Jade noodles are small, flat noodles that are hand made in China, generally used in Chinese cooking. Jade is one of the five Chinese elms that grow wild in the North China Plain.
They produce a meaty dish called “jade pao,” (the soup of the thousand kinds). This dish is so delicious that I have been tempted to make it for breakfast every morning without fail!
Jade noodles are a great choice to make a healthy, tasty treat. These noodles are made from wheat grass and are very flavorful.
They are soft and yet firm enough that you can wrap them up and eat them warm. The great thing about this type of noodle is that there are many different styles to choose from such as the classic chana dal, Udon, Fried rice or even spiced vermicelli.
Here is a simple recipe for a Soba Noodle Salad incorporating a variety of green vegetables asparagus (with a spicy tomato sauce to boost the flavor), broccoli, edamame, winter squash, cabbage and snow pea – all tossed in a delicious sesame-germinated dressing. Jade noodles originated in China and were first served in Japanese restaurants in the 1970s.
I love all varieties of Chinese food and the healthy options that are now available to us in the United States. This dish combines Chinese-style vegetables with Soba Noodle flavor. Here s an easy recipe for a Soba Noodle salad incorporating green beans asparagus (or beans), broccini, edamame, spinach and snow peas – all tossed in a flavorful sesame-gum dressing.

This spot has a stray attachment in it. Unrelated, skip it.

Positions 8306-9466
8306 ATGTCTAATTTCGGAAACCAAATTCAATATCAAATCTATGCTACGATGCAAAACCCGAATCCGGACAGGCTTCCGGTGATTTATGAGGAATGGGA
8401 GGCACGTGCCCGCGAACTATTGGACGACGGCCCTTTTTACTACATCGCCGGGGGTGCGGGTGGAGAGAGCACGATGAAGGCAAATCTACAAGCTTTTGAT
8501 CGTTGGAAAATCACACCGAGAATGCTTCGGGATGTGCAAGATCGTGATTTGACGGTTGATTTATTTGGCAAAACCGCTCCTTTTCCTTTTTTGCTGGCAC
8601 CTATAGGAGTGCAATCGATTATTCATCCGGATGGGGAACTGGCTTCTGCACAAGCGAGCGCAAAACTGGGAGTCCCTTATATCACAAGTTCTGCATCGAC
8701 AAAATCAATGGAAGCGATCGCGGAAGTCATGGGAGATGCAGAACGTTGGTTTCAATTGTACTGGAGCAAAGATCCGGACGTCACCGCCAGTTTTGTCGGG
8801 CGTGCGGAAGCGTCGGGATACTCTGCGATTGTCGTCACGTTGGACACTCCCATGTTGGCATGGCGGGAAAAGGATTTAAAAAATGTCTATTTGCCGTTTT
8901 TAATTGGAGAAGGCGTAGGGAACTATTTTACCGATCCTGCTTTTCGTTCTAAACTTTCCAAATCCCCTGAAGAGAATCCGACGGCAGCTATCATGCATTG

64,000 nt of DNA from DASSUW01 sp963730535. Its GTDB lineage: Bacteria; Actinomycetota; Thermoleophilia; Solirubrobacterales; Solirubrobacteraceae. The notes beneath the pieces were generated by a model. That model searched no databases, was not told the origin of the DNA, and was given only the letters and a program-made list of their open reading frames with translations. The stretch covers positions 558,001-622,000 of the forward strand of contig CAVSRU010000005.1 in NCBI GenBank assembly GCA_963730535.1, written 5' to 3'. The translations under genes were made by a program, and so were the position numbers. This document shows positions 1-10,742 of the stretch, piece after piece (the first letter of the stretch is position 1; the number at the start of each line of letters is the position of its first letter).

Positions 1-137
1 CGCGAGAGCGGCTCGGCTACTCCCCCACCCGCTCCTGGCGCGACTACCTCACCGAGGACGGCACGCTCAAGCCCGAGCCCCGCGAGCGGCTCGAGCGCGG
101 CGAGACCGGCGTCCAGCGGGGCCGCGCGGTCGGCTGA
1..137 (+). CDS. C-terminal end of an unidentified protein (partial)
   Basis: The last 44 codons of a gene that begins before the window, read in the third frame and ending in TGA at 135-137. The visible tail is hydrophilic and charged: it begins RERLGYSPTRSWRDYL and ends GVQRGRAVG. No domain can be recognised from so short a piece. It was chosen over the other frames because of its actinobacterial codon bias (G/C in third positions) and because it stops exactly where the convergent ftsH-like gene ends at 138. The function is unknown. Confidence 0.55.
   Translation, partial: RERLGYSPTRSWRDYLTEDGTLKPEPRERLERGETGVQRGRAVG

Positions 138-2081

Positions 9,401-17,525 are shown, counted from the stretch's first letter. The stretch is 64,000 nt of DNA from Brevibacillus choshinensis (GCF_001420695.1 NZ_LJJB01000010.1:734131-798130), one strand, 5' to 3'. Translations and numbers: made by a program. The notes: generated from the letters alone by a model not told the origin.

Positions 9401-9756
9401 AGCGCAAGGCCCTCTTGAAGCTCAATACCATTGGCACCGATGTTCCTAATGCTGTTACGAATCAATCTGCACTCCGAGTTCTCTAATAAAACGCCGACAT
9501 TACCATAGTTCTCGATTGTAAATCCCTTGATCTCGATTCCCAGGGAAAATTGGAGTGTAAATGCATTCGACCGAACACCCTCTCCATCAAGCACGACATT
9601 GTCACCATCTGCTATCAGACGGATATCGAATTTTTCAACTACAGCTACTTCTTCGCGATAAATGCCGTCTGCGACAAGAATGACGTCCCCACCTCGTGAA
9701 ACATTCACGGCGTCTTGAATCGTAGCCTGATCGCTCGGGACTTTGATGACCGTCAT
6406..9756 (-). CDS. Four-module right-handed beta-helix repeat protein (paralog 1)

Jade Noodles (Vegan soba noodles)Course: DinnerCuisine: asianDifficulty: Easy
Jade Noodles- a vegan, Asian-style soba noodle salad loaded up with fresh seasonal veggies and a delicious Sesame Dressing. Can be served warm or chilled! Gluten-free adaptable.
8 ounces dry noodles- soba noodles, linguini, rice noodles or gluten free noodles
1 small bunch asparagus -8 ounces
4 ounces snow peas
1 small bunch broccolini – or sub other blanchable veggies- broccoli, asparagus, snow peas, or green beans, etc -8 ounces
8 onces edamame (shelled)
8 ounces baked tofu ( or make this crispy tofu, or baked tofu, or sub chicken breast)
3–4 generous handfuls baby spinach- 4 ounces, more to taste
3 scallions- sliced
Optional garnishes -toasted sesame seeds, avocado, cilantro, sprouts
salt to taste
- Sesame Ginger Dressing
3 tablespoon olive oil
3 tablespoons sesame oil
3 tablespoons soy sauce or gluten-free Bragg’s liquid amino acids
3 tablespoons rice wine vinegar
3 tablespoons brown sugar (or coconut sugar or palm sugar)
1 tablespoon chili sauce ( like sambal olek or sriracha)
1 tablespoon finely chopped ginger
3 fat cloves garlic- finely minced
- Bring a large pot of salted water to boil for the pasta and cook pasta according to directions.
- Make the Sesame Ginger dressing by stirring the ingredients together in a medium bowl.
- During the last couple minutes of cooking the pasta, add any veggies that need a quick blanching directly into the boiling pasta water (broccolini, asparagus, green beans snow peas, edamame) for 1-2 minutes, until they turn bright green-do not overcook! Drain well and place in a large bowl.
- Pour dressing over top and add tofu (or chicken) and baby spinach, a handful at a time, tossing everything together well. Toss in the scallions. Taste, adjust salt and heat ( add more chili paste if you want).
- Serve in bowls with optional garnishes. This can be served warm or chilled.
Reference : feastingathome.